Thursday, October 18, 2012

Some current American Fascism

It could happen to any conservative.  Remember:  Fascism is Leftist

One man’s tropical paradise is another man’s prison. Imagine being “stuck” on Oahu. I’m sure you could think of worse situations, but really stop and think about the following true and evolving situation. You’re a “normal” 34 year-old guy, live on the U.S. mainland in Gulfport, Mississippi, and recently married a woman who is a lieutenant in the U.S. Navy stationed in Okinawa.

You’re a citizen of the United States and possess a valid U.S. issued passport. You’re not a criminal and have no history of felony or misdemeanor convictions.  In fact, you recently passed a background check to own and carry a firearm in Mississippi. You are, however, an outspoken patriot for the United States Constitution.

You miss your bride of eight months, and decide to fly to Okinawa to visit her. Because you are the “dependent” of an active duty member of the U.S. military, you make arrangements to fly from San Francisco to Okinawa on a military aircraft. You must still have a ticket, pass the screening procedures similar or even more stringent than those flying on normal commercial airlines. After the screening at the airport, you board the plane and settle in for your flight, counting down the hours until you are reunited with your wife.

The plane lands in Hawaii as scheduled for refueling and maintenance. It is here, after re-boarding the aircraft, that two heavily-armed military guards confront you and tell you that you must leave the plane. They take you to a small room at the military base and advise you that you are on the U.S. “No-Fly”  list. You’re not under arrest, but you’re not free to go until they decide what to do with you. You watch as your plane, as well as your hopes of seeing your bride vanish into the air while under the careful watch of two heavily armed military police officials.

What’s going on?

As you sit in a small room, thoughts race through your mind. Why am I here? It must be some mistake. I’ve committed no crime. Like any “normal” American, You expect the matter to be resolved as there must be some mix-up. Then, an official with the Customs and Border Enforcement arrives and tells you that there is no mix-up. The official rattles off your name, date of birth, social security number and complete identifying information. It’s you alright, and you are officially on the “No-Fly” list.

“How did you get on that plane?” asks the Customs and Border Enforcement official. You reply that you had a normal ticket, passed through the screening process and boarded the plane normally and without incident. You are told that you should not have been permitted to fly. Again, you are on the “No-Fly” list. You reply that there has to be a mistake, and are met with the stern reply of the official: there is no mistake.

You then ask why you are on the “No-Fly” list and are told that you are not permitted to know. At this point, they tell you that you are free to go, but you cannot fly anywhere by orders of the United States government. And there you are, in “paradise” but unable to leave.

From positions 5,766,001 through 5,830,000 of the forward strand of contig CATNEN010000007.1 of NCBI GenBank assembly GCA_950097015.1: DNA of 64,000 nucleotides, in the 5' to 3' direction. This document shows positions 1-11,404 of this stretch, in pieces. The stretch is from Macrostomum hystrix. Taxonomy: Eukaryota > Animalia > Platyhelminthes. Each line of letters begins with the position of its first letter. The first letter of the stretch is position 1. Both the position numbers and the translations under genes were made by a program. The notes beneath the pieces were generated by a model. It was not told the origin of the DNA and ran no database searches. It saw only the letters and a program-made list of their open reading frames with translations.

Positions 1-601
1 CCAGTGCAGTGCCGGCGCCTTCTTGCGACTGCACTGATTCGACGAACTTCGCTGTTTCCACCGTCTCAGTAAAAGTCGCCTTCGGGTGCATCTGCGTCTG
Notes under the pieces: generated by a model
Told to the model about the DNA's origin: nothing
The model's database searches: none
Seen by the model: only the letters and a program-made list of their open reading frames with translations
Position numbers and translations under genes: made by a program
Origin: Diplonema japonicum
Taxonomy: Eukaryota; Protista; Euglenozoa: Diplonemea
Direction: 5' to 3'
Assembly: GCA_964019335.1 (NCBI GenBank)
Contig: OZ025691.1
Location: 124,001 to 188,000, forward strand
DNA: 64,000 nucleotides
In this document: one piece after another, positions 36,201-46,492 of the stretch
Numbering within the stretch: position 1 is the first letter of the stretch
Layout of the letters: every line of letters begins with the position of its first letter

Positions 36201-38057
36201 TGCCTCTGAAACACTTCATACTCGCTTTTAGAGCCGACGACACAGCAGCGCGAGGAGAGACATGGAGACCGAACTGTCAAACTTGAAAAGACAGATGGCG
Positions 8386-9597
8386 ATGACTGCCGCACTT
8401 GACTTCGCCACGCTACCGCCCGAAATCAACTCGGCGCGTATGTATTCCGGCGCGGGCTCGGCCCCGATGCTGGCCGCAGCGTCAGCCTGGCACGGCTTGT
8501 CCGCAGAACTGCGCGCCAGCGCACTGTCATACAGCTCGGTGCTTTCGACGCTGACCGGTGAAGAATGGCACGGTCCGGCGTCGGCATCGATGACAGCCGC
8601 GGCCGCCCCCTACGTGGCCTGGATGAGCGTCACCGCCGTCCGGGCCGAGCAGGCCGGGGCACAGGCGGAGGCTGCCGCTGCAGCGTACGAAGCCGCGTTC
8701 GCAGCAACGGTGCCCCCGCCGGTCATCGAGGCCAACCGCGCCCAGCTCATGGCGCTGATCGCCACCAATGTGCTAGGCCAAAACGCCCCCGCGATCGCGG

The above events took place on October 14, 2012. The victim in this case is one Wade Hicks, Jr., 34, a U.S. citizen and resident of Gulfport, Mississippi. I personally checked him out and verified his story. With his permission, I conducted a “basic” background check of Mr. Hicks, Jr. He has no criminal record. He is not a “wanted” man. By all normal and visible accounts, Mr. Hicks, Jr. appears to be a law abiding member of society. I did find, however, that he is an outspoken “patriot” and openly critical of the NDAA. He is a former talk-show host of a small, local radio station known for its “patriotic bias.” He is a member of “Patriots for America” and the Mississippi Preparedness Project. He is openly vocal about the erosion of our rights - and it certainly looks like he has been proven correct. Is that now a crime worthy of being denied the ability to travel freely within the United States?

Mr. Hicks detailed his plight on Monday’s edition of The Hagmann & Hagmann Report to a shocked and disbelieving audience. How can this happen in America? This is inter-STATE travel! There must be some mistake! Has he done anything to let his elected representatives know? The questions were many, and yes, Mr. Hicks, Jr. indeed pleaded for assistance from his elected officials and anyone who would listen during the last 36 hours. “I’ve got nothing to hide,” stated Mr. Hicks. Nothing. “I feel like a prisoner in my own country, but no one will tell me what I’ve done to be placed on the ‘No-Fly’ list. I’m not allowed to know.”

Although I’m tempted to insert a reference to “Gilligan’s Island,” I will refrain. If all of the facts presently known withstand more intense scrutiny and further investigation, we have a very big problem in this country. You might be next, and Hawaii might not be where you are inexplicably left on your own.

I am following the fate of Mr. Hicks and continue to search for a logical explanation. At this point, however, the only logical explanation I’ve found is a very disturbing one. Perhaps this is how it all starts. Stay tuned